The Symbolic, the Sublime, and Slavoj Zizeks Theory of Film

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Slavoj Zizek analyses Batman The Dark Knight

Follow us. But even so there were patients who had traversed the fantasy and obtained distance from the fantasy-framework of their reality but whose key symptom still persisted. Lacan tried to answer this challenge with the concept of the sinthome. The word sinthome in French is a fifteenth- and sixteenthcentury way of writing the modern word symptome symptom.

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By suggesting a word that is derived from an archaic form of writing L acan also shifts the inflection of the term to the letter rather than the signifier as message to be deciphered. The letter as the site where meaning becomes undone is, for Lacan , a primary inscription of subjectivity.

Zizek and Media Studies

The pronunciation sinthome in French also produces the associations of saint homme holy man and synth-homme synthetic [artificial] man. When it occurs, a symptom causes discomfort and displeasure; nevertheless, we embrace its interpretation with pleasure. But why, in spite of its interpretation, does the symptom not dissolve itself? Why does it persist? The answer, of course, is enjoyment.

The symptom is not only a ciphered message; it is a way for the subject to organize his or her enjoyment. Treatment is not strictly speaking directed towards the symptom. The symptom is what the subject must cling to since it is what uniquely characterizes him or her.

The Symbolic, the Sublime, and Slavoj Žižek's Theory of Film

The existence of an old lady is understood, or made to pass, as a hallucination of the central character Iris. Iris is returning to London to be married to a boring father figure whom she does not love. His name, Lord Charles Fotheringale, tells us everything. Iris in fact is the woman who, according to Lacanian theory, does not exist. At the end Iris falls for Gilbert Michael Redgrave , who throughout the film has played the role of naughty child without a father. How can we interpret this motif? These figures are not symbols but, on the other hand, they are not insignificant details of individual films; they persist across a number of Hitchcock films.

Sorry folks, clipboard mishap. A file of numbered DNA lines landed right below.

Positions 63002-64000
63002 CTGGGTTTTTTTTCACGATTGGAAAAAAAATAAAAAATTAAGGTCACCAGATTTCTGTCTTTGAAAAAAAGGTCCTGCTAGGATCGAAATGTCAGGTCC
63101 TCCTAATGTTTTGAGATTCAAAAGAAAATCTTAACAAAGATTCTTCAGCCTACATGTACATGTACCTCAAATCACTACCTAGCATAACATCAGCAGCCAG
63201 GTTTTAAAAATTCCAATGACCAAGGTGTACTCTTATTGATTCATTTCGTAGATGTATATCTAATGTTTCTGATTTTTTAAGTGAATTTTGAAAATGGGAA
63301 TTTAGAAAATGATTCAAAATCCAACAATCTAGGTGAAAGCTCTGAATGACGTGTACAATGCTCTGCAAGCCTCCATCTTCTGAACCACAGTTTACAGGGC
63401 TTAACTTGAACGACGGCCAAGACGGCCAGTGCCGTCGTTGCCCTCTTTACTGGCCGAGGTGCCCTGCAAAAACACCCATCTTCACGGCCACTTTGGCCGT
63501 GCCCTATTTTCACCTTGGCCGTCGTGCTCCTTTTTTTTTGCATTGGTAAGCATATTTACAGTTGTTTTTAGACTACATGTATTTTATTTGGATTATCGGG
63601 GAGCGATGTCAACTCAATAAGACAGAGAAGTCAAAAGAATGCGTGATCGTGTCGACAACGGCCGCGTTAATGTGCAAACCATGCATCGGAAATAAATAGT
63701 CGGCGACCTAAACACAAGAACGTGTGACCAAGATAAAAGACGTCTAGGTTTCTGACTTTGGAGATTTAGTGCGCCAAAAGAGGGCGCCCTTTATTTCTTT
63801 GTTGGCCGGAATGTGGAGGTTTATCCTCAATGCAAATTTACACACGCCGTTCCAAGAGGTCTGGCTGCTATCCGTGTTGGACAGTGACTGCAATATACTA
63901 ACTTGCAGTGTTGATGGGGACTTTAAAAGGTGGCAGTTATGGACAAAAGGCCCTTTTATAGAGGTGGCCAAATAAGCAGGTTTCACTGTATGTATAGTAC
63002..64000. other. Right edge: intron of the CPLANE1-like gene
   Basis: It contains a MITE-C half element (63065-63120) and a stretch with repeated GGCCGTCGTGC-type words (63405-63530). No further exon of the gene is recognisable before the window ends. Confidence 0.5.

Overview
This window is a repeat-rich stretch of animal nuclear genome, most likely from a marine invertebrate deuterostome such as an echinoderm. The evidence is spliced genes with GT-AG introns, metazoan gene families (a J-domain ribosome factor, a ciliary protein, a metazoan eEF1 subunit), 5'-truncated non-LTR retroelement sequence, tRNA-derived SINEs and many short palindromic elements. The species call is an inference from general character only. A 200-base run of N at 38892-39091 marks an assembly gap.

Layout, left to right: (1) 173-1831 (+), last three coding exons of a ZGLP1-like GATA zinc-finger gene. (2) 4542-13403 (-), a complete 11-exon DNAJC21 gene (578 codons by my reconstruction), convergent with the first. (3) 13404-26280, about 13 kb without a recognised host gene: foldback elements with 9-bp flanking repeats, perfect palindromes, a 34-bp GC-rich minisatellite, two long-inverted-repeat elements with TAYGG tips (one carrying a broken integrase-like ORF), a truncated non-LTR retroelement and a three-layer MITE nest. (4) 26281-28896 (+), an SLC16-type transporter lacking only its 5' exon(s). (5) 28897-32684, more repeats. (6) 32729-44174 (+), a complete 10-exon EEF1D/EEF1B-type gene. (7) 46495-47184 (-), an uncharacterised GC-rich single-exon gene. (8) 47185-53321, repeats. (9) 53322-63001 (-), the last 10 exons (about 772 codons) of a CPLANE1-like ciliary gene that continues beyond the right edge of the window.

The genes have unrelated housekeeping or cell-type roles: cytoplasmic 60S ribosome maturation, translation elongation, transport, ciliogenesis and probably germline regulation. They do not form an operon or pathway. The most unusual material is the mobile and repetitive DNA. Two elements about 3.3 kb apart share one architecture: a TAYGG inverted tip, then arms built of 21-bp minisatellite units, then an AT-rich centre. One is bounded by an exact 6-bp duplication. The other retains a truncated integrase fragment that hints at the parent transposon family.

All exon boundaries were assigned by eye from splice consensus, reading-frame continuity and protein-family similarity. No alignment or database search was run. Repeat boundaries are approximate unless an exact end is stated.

They designate the limit of interpretation, they resist interpretation; they fix or tie together a certain core of enjoyment.

The Symbolic, the Sublime, and Slavoj Zizek's Theory of Film by Matthew Flisfeder

Zizek pursues the difference between the early structuralist Lacan of the s and the late Lacan of the fundamental recalcitrance of the Real of the s on. The Lacanian concept of the Real — the most under-represented component of the triad of the Real, the Symbolic and the Imaginary4 — provides another way to approach that which cannot be spoken drawn into the Symbolic , because it eludes the ability of the ontological subject to signify it.

For Zizek, material contained within the pre-ontological, like abject material, can and does emerge into the ontological sphere and once there, however troubling or traumatic, it is made meaning of. Nevertheless, despite its irruption into the film text, the Real resists every attempt to render it meaningful and those elements that inhabit it continually elude signification.

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As such, it is a version of the mythic creature called by Lacan the lamella. In its materializations the lamella marks an Otherness beyond intersubjectivity. This amoeba-like flattened creature that envelops the face stands for irrepressible life beyond all the finite forms that are merely its representatives.


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In later scenes of the film the alien is able to assume a multitude of different shapes; it is immortal and indestructible. The Real of the lamella is an entity of pure surface without density, an infinitely plastic object that can change its form. Spara som favorit. Skickas inom vardagar. Film, media, and cultural theorists have long appealed to Lacanian theory in order to discern processes of subjectivization, representation, and ideological interpellation.

Here, the contributors take up a Zizekian approach to studies of cinema and media, raising questions about power, ideology, sexual difference, and enjoyment. Passar bra ihop. The Symbolic, the Sublime, and Slavoj Zizek's Theory of Film Matthew Flisfeder Returning to questions about ideology and subjectivity, Flisfeder argues that Slavoj Zizek's theory of film aims to re-politicize film studies and film theory, bringing cinema into the fold of twenty-first century politics. Postmodern Theory and Blade Runner Matthew Flisfeder Matthew Flisfeder introduces readers to key concepts in postmodern theory and demonstrates how it can be used for a critical interpretation and analysis of Blade Runner, arguably 'the greatest science fiction film'.

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